We don’t need to go trawling through old manifestos and historic statements; it’s right there on their website.
We don’t need to go trawling through old manifestos and historic statements; it’s right there on their website
The establishment’s UKIP strategy is failing, and failing badly.
Gaffe after gaffe have done nothing to dampen the party’s appeal, and the latest musical travesty won’t either.
You can expect to hear the phrase ‘more Tory than the Tories’ more and more over the next few months, and this has some value for Labour as a UKIP strategy.
It will work up to a point, but UKIP are likely to offer some lefty-sounding policies in their manifesto to defend themselves when campaigning in traditionally Labour seats.
The evidence base for ‘more Tory than the Tories’ is largely UKIP’s 2010 manifesto, historic statements from senior Kippers, as well as ad hominem attacks on members and donors.
This is a legitimate line of attack, but will be superseded when UKIP releases its next manifesto, which will undoubtedly be less obviously ‘Tory’ than the last.
However, hope is not lost. Instead of (or at least alongside) attacking UKIP for things they’ve disowned, Labour can attack UKIP’s current policies – and there is more ammunition here than you might think.
Making a positive case for immigration or EU membership is difficult to put on a leaflet or turn into a sound bite, but attacking these is simple enough:
1) ‘Locally-elected County Health Boards to inspect hospitals – to avoid another Stafford Hospital crisis’
UKIP want to create a whole new layer of politicians? I thought they were ‘anti-politics’? No. In fact, UKIP want to repeat the disaster of elected Police & Crime Commissioners, except rather than just one new politician for each area, they want a whole board. If we guess that these boards would be made up of around five to 10 people in each of over 80 counties/unitary authorities, that’s between 400 and 800 more politicians.
A vote for UKIP is a vote for more top-down reorganisation of the NHS and more taxpayer money spent on politicians’ salaries.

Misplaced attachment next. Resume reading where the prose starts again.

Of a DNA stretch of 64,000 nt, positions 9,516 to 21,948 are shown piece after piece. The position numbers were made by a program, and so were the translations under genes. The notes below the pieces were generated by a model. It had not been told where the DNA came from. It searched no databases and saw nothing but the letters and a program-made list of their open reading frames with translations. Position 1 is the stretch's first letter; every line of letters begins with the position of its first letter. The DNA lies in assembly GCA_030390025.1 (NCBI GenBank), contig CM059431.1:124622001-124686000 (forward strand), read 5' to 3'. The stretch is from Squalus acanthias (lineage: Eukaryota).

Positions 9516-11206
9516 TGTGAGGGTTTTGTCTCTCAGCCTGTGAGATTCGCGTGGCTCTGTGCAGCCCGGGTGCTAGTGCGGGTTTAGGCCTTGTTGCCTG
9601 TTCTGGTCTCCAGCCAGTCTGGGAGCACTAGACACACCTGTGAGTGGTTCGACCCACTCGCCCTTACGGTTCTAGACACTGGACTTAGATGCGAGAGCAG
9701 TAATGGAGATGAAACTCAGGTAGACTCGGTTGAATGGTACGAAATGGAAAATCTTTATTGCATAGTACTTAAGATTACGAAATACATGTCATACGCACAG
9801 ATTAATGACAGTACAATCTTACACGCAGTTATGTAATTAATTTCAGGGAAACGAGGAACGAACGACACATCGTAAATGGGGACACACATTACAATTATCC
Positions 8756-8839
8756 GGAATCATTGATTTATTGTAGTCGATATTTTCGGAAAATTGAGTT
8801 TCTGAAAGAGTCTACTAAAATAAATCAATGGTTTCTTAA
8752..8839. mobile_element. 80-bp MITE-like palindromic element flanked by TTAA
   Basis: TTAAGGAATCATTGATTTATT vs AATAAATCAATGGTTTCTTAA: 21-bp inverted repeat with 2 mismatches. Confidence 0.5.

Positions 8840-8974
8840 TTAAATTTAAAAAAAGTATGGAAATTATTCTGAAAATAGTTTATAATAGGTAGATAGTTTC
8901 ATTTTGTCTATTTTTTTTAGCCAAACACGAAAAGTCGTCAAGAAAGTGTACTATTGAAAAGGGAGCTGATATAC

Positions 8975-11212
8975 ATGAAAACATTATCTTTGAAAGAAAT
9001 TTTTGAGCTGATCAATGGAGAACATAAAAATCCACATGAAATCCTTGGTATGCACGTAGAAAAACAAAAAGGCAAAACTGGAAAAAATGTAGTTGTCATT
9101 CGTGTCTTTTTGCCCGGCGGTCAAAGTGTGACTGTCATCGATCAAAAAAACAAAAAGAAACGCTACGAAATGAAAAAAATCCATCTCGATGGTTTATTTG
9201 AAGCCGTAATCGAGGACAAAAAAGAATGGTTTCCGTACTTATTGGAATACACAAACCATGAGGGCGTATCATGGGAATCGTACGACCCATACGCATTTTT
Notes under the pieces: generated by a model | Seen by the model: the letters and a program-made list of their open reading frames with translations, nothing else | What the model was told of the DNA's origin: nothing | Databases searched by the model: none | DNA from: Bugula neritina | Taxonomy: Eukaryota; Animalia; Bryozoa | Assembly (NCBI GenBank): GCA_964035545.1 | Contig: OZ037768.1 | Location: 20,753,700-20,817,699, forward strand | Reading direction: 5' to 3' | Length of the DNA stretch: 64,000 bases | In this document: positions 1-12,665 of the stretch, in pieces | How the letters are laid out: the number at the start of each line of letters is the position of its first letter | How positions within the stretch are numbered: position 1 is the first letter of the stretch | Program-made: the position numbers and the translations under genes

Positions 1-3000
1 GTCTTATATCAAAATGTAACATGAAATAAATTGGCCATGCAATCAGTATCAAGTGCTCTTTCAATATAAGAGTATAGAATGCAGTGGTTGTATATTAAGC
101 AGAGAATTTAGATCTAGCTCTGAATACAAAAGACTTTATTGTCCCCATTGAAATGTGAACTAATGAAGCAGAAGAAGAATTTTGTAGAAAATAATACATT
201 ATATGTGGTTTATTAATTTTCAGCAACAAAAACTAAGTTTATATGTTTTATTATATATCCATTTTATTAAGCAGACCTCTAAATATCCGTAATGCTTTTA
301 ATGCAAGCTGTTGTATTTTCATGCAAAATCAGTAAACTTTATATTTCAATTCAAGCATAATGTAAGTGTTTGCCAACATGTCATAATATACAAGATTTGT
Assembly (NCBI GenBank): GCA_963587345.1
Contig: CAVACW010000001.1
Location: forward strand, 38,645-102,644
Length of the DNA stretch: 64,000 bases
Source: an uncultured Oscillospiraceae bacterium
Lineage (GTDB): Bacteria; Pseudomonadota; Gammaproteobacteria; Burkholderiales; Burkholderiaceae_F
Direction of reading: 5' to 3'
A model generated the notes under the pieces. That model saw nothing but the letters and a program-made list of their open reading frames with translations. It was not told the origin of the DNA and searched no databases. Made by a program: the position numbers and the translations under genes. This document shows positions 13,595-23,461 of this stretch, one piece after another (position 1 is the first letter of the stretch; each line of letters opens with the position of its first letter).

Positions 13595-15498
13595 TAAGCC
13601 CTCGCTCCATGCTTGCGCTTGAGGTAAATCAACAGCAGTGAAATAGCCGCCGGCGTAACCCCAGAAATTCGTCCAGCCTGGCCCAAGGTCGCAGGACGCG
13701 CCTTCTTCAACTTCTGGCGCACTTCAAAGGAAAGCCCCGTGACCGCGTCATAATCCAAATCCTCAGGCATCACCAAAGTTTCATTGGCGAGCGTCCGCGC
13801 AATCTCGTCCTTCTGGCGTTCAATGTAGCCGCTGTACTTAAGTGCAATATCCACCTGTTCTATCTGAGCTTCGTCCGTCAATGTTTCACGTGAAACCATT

2) ‘Immigrants must financially support themselves and their dependents for 5 years. This means private health insurance (except emergency medical care), private education and private housing – they should pay into the pot before they take out of it’
So UKIP want to starve the NHS of the millions it receives every year from charges to patients from overseas? In 2010-11, Great Ormond Street hospital alone took in in over £20 million in charges to foreign patients. Under UKIP, all of that money would go into private hands.
What else would it mean? Clogged up A&E departments, ambulance services put under even more strain and millions wasted as EU migrants wait until they need emergency care to get treatment. Worse still, for all Farage’s fears about immigrants bringing in HIV, exemptions for communicable diseases would be scrapped. Vote UKIP, get ebola.
3) ‘Prioritise social housing for people whose parents and grandparents were born locally’
Yep, I’m going to use that word. This is a racist policy and a new spin on a longstanding BNP commitment. Discriminating against someone because their grandparents weren’t born locally means discriminating against the vast, vast majority of black people in this country, and the vast majority of people of Asian descent. Grandparents were Jewish refugees? No housing for you.
It would affect many people identifying as ‘White British’ too, causing huge damage to the economy as people in settled jobs in one part of the country have to quit and move to another area to access housing.
Skin colour doesn’t have to be in the wording of the law for it to be racist: if the reality is that virtually all BME citizens are discriminated against in access to housing, there’s no doubt in my mind. I don’t think the vast majority of UKIP supporters are racist. I don’t even think Nigel Farage is a racist, despite those comments about Romanians. But this is a racist policy, and we should let people know.
These aren’t the typical left-wing attacks that UKIP is used to brushing off, or the hubristic dismissals we are used to hearing from the right. These are calm responses to ridiculous policies that voters of all persuasions will want to hear. They shatter the illusion of UKIP as the party of ‘common sense’. They are the party of extra politicians, communicable disease, private healthcare, private education and discrimination.
Charlie Cadywould is currently completing an MSc in Public Policy at UCL focusing on labour markets and regulation
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